Integrating global payroll and HR systems can lead to greater accuracy, better security, and lower costs.
By Judith Lamb
Ask the world’s leading global companies about their greatest asset, and most will respond with “our people.” At the same time, attracting and retaining top talent remains a top concern among executives, according to The Conference Board’s C-Suite Challenge 2019 research. That is why HR departments across the world are trying to enhance the employee experience at every turn. But in doing so, these teams are so focused on serving the day-to-day needs of the workforce that they occasionally overlook otherwise obvious opportunities to improve the function overall. Case in point: payroll.
Making the Business Case
While people are a company’s great asset, they are also usually the highest cost. This begs the question: Why wouldn’t an organization want to understand data from across the employee lifecycle -including payroll? Knowing who is employed and at what rate helps verify and validate each employee’s role in the organization’s broader objectives. Leveraging a shared workflow between payroll and HR enables global organizations to harness powerful analytical opportunities through systems integration. The result is easier access and improved process management, with workflows that support both strategic decision-making and the promise to deliver the correct pay in a timely fashion.
Until recently, the ability to integrate global payroll and HR seemed impossible. There was simply no way to automate and standardize the sheer volume of data processed by these related but disparate departments. Now, due to technological advancements, all of that has changed -and the business world knows it. Back in 2013, when EY asked organizations if a single provider could meet their global payroll needs, only 15 percent of companies agreed. By 2017, the company’s Global Payroll Survey shows that number jumped up to 52 percent, indicating the rapid innovation of the market.
Today, shared workflows between global payroll and HR help promote increased accuracy of information, leading to higher employee engagement and lower costs. With HR as the single source of truth for all employee data, all information flows from a central location. This avoids issues that can arise from trying to maintain two separate tools, including diverging data, duplication, and costly mistakes.
When mistakes happen, the best case outcome presents as a disgruntled employee. At the other end of the spectrum, the worst case is a serious payroll error that may constitute a data privacy breach liable to legal repercussion. In either scenario, without on-time, up-to-date pay, there is little an organization can do to engage and retain its workforce.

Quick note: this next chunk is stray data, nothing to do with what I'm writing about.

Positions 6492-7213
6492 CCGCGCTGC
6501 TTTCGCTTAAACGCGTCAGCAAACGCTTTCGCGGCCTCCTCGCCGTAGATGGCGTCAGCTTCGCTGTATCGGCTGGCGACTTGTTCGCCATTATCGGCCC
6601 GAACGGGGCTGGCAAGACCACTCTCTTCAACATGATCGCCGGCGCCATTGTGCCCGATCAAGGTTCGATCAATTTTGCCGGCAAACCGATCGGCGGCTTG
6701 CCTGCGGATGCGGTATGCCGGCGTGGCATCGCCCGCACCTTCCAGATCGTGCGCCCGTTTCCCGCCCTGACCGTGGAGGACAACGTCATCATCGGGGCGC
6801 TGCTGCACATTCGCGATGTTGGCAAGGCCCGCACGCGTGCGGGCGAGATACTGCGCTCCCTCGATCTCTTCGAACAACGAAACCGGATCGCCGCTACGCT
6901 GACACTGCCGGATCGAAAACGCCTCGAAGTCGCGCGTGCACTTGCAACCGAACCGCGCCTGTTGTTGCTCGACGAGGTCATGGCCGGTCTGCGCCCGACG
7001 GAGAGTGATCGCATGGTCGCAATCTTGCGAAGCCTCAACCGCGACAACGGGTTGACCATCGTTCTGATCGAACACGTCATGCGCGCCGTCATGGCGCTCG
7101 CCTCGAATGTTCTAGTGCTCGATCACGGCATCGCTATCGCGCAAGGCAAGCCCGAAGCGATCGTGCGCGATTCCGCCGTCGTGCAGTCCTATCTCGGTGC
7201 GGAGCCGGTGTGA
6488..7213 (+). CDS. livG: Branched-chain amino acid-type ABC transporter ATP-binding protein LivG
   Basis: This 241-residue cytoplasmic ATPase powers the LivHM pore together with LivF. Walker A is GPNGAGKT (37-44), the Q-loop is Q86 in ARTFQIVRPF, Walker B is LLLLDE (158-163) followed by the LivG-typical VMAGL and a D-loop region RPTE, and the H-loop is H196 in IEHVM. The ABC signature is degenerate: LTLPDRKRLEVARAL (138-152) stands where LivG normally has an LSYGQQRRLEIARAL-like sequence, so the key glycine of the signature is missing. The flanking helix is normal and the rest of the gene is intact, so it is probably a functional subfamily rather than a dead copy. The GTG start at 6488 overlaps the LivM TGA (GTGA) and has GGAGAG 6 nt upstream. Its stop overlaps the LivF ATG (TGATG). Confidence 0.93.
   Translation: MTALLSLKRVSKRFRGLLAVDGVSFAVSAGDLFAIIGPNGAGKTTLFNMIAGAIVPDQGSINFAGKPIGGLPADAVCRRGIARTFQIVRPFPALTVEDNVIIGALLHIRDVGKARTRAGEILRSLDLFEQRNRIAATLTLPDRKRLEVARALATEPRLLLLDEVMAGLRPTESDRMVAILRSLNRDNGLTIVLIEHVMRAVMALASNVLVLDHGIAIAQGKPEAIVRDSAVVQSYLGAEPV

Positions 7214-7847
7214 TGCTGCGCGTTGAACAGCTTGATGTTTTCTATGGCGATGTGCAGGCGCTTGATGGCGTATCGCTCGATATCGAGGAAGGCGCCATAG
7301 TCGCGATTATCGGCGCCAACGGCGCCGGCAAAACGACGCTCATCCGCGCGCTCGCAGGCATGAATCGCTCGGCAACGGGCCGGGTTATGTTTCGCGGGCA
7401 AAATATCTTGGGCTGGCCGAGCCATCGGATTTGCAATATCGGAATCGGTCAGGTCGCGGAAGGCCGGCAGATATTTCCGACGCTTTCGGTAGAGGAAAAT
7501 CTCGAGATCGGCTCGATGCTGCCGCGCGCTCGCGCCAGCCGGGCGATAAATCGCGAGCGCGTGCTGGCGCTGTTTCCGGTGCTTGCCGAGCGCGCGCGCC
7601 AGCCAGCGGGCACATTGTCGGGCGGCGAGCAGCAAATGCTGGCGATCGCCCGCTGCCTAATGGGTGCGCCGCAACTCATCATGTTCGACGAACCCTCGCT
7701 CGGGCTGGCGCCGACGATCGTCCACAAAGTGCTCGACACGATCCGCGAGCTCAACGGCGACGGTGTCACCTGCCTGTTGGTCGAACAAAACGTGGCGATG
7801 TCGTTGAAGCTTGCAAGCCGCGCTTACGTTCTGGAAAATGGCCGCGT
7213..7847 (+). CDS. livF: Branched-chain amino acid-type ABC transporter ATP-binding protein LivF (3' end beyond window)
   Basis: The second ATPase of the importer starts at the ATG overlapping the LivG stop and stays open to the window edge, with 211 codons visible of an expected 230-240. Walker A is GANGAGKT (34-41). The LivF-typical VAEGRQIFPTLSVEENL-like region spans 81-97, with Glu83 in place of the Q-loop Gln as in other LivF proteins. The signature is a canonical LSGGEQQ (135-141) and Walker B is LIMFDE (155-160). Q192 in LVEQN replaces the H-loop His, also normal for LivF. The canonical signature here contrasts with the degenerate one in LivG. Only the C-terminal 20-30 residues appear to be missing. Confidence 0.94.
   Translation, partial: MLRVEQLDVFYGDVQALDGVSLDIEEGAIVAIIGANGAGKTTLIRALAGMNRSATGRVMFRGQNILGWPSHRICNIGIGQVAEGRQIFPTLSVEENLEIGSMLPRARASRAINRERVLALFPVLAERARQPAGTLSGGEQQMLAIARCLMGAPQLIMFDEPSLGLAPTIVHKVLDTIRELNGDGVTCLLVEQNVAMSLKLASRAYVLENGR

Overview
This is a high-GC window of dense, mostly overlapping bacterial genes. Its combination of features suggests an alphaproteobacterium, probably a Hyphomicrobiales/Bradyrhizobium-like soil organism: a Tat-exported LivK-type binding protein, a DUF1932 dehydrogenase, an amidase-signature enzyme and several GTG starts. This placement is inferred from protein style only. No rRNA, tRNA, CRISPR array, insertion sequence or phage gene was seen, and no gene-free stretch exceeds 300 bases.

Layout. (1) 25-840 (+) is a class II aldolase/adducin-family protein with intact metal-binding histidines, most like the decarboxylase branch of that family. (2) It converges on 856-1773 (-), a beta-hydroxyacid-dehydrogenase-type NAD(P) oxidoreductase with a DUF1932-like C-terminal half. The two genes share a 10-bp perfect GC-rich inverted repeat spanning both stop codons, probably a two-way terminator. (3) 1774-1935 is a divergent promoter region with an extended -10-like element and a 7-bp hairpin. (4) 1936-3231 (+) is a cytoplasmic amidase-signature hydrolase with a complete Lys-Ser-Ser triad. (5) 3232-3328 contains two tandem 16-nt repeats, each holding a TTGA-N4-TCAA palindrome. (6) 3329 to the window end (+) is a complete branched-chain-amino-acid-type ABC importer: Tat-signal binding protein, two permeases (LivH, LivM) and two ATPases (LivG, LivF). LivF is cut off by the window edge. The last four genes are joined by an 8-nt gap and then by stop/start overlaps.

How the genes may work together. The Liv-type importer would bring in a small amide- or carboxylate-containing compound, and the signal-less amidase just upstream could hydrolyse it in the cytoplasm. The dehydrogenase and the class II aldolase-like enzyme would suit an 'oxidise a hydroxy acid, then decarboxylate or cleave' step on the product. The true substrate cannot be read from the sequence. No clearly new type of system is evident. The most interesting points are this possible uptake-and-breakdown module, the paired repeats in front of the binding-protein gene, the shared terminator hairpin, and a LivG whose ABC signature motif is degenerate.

Without integration, payroll continues to be a manual process requiring back and forth communication between functions as they seek to verify information and share updates. This process puts multinational organizations in a precarious position, particularly as data spills out of secure systems and into emails, spreadsheets, and printed documents. Moving away from this disparate mindset, it becomes possible to see the long-term added benefits of integrating HR and payroll -especially in terms of security, a topic that repeatedly appeared in the most recent Payroll Operations Survey from Deloitte.
Recognizing that payroll plays directly into organizational governance while working as both a primary motivator and de-motivator of people, multinational organizations have plenty of benefits to gain from integrated HR and payroll workflows, particularly at a moment when the technology needed is already available. That said, setting up shared workflows should not be entered into lightly. There will be investments in terms of cost, time, and project management, and success depends on having employee information that is accurate and audited. That serves as the starting point.
Once validation happens, each side needs to dedicate resources to uncover and understand the collection and transfer of data. That includes examining how payroll information gets managed from end-to-end. From here, with compliance and statutory requirements already defined through existing processes, a baseline strategy comes into focus. Milestones and goals take shape, technology needs become clear, and the communication between HR and payroll sees an immediate uptick. Momentum is happening, but there is still work to do -something has to move all of that data.
For global organizations, there will always be country-specific items to consider, such as Spain’s 14-month payment schedule. Without integration, this unique scenario is likely to end up recorded in one system but not the other. Through shared workflows, there is an opportunity to improve such feeds, reconfiguring data points to reduce potential human errors around payroll as well as onboarding, performance management, and offboarding. Allowing for a seamless experience reinforces efficiency without sacrificing precision, ensuring the delivery of the right pay, consistent reporting across countries and regions, and robust analytics that help highlight any areas of concern. In the weeks, months, and years to come, these integrated workflows support a high return on investment, including cost reduction and savings to the organization.
The truth is that from an HR perspective, there is no reason not to combine forces with payroll, using shared workflows to the organization’s global advantage. And yet, NelsonHall found that while most companies are operating on newer cloud systems, only 40 percent of those surveyed have an integration between their HR and payroll solutions in place. By linking the two, the gap closes, mitigating the probability of mistakes. In an era marked by advancement, it becomes possible to do better for both the business and that all-important asset: the workforce.
Judith Lamb is vice president of global HR at CloudPay.